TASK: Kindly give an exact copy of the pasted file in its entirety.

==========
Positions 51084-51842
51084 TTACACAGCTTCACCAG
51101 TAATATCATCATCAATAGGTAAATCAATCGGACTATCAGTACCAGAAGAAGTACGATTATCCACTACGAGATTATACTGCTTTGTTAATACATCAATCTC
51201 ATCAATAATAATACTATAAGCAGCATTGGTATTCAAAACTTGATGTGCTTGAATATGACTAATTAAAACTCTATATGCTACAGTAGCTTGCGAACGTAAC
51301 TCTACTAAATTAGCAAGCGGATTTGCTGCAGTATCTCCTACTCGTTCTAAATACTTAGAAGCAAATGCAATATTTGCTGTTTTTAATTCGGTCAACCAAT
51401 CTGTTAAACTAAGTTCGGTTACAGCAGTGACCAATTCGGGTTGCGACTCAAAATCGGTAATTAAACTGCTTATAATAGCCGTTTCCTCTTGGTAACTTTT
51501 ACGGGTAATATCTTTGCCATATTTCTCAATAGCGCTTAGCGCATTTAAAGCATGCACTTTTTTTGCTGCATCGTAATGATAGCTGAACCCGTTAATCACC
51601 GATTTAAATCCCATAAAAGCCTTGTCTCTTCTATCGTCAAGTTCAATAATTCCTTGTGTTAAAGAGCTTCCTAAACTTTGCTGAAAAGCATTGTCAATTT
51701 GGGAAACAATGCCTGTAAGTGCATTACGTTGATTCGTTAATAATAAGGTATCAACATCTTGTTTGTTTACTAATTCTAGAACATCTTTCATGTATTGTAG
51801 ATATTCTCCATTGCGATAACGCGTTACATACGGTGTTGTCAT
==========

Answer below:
Positions 51084-51842
51084 TTACACAGCTTCACCAG
51101 TAATATCATCATCAATAGGTAAATCAATCGGACTATCAGTACCAGAAGAAGTACGATTATCCACTACGAGATTATACTGCTTTGTTAATACATCAATCTC
51201 ATCAATAATAATACTATAAGCAGCATTGGTATTCAAAACTTGATGTGCTTGAATATGACTAATTAAAACTCTATATGCTACAGTAGCTTGCGAACGTAAC
51301 TCTACTAAATTAGCAAGCGGATTTGCTGCAGTATCTCCTACTCGTTCTAAATACTTAGAAGCAAATGCAATATTTGCTGTTTTTAATTCGGTCAACCAAT
51401 CTGTTAAACTAAGTTCGGTTACAGCAGTGACCAATTCGGGTTGCGACTCAAAATCGGTAATTAAACTGCTTATAATAGCCGTTTCCTCTTGGTAACTTTT
51501 ACGGGTAATATCTTTGCCATATTTCTCAATAGCGCTTAGCGCATTTAAAGCATGCACTTTTTTTGCTGCATCGTAATGATAGCTGAACCCGTTAATCACC
51601 GATTTAAATCCCATAAAAGCCTTGTCTCTTCTATCGTCAAGTTCAATAATTCCTTGTGTTAAAGAGCTTCCTAAACTTTGCTGAAAAGCATTGTCAATTT
51701 GGGAAACAATGCCTGTAAGTGCATTACGTTGATTCGTTAATAATAAGGTATCAACATCTTGTTTGTTTACTAATTCTAGAACATCTTTCATGTATTGTAG
51801 ATATTCTCCATTGCGATAACGCGTTACATACGGTGTTGTCAT